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Is Electrophilic Aromatic Substitution (EAS) tested on the MCAT2015?

Discussion in 'MCAT Discussions' started by balopathic45, Jul 29, 2015.

  1. balopathic45

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    Haven't seen it during content review - wondering if I should consult my ochemII notes
     
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  3. Neutrophil2016

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    Aromatic chemistry is completely ignored on the new MCAT. I wouldn't go back and look over it unless you just had an interest. Any extra knowledge will only help you, but I can almost guarantee that it will not appear. If you look at the content list you will also see that it is not listed. I think it was on the old MCAT though.
     
  4. yeezuswest

    2+ Year Member

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    Just adding that it could still be helpful to certain degree with other content, like biochem. For example, knowing the difference between ortho/para/meta could better help you be familiarized with the structure of catecholamines and other neurotransmitters which are tyrosine based. That right there combines some organic chemistry along with amino acids and neurotransmitters, and connecting the dots like that is something the MCAT tests for.
     
    balopathic45 and Neutrophil2016 like this.
  5. ElectricNoogie

    ElectricNoogie MCAT enthusiast

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    I would be careful throwing such proclamations out there. If you look at the AAMC content outline, under 5D: "Structure, function, and reactivity of biologically-relevant molecules" you can plainly see the following:

    Polycyclic and Heterocyclic Aromatic Compounds (OC, BC)
    • Biological aromatic heterocycles
    Does this mean EAS will definitely be tested? No. Is testing the aromatic concept possible? Under this heading it sure is. The topic is unlikely to factor much into the exam so it's gonna be low yield, but I would not go so far as to label it "completely ignored." Aromaticity could easily be wrapped into AA chemistry, receptor/ligand interactions, hormone structure, and many others.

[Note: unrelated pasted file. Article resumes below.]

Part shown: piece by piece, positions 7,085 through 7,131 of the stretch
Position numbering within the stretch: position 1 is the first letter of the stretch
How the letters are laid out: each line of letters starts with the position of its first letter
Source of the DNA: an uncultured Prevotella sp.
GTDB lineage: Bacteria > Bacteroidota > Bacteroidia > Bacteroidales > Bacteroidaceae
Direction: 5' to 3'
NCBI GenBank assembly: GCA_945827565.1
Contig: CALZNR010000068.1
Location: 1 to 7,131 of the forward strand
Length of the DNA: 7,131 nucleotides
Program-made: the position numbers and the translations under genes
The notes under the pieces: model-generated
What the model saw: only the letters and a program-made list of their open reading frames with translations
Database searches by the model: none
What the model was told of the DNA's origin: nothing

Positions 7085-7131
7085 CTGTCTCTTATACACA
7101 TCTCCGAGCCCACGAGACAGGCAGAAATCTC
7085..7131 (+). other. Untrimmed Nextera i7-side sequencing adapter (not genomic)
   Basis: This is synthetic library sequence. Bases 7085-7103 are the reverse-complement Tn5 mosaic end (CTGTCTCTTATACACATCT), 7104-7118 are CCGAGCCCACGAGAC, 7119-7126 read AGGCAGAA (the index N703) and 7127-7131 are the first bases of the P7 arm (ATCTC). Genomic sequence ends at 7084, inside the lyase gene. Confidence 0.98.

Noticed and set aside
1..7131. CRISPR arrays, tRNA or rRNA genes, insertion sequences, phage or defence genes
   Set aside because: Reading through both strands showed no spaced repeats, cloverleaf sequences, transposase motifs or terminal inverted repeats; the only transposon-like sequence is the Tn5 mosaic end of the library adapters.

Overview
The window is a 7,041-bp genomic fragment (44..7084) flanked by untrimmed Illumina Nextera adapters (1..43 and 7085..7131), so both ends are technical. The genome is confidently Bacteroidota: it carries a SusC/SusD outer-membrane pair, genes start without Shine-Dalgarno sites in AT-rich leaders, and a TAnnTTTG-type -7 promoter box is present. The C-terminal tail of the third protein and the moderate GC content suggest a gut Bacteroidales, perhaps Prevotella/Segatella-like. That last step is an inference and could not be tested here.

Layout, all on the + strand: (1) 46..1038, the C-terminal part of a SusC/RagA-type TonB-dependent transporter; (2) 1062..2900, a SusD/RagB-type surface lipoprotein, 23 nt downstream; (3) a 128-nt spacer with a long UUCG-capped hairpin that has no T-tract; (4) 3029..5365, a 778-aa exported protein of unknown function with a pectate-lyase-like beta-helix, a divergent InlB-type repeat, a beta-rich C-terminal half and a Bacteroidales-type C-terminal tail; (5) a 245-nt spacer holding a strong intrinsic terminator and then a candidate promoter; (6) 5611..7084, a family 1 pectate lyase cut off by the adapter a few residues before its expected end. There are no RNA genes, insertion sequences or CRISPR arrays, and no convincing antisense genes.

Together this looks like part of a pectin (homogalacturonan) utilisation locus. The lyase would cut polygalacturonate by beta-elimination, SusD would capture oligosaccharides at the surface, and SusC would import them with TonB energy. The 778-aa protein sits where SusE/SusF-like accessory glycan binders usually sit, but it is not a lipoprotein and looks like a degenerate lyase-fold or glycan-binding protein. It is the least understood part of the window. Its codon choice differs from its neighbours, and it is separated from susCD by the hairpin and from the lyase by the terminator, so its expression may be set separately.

Most of the MCAT content books I have seen (EK, NS, Kaplan, TPR) do a solid enough job on it. I would not necessarily go back to your orgo II notes, but review aromatics and their unique properties once you've got traditionally higher yield orgo down. I would not spend time on EAS reagents though.

    Good Luck!!
     
    #4 ElectricNoogie, Jul 30, 2015
    Last edited: Jul 31, 2015
  6. BerkReviewTeach

    BerkReviewTeach Company Rep & Bad Singer
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    Just a historical note here. Benzene chemistry was a fair topic in the MCAT back in 2003, but the test underwent a content change and it was nixed from their list after that. Reactions such as EAS and NAS were removed. Had they still been testing that material, you would have likely heard some complaints about it. Given that nothing has been mentioned here in eleven years, it's probably safe to assume they do not test those reactions that they formally removed.

    However, the big four MCAT companies (EK, TBR, Kaplan, and TPR) address aromaticity, so those staffs must have seen something to warrant covering it. But that does not mean EAS reactions are fair game. Those were removed many years ago, and I don't believe any of the big four (all of whom were around back when that change was made) have EAS in their books (and haven't for years).

    It would seem counterproductive to spend energy on either EAS or NAS reactions.
     

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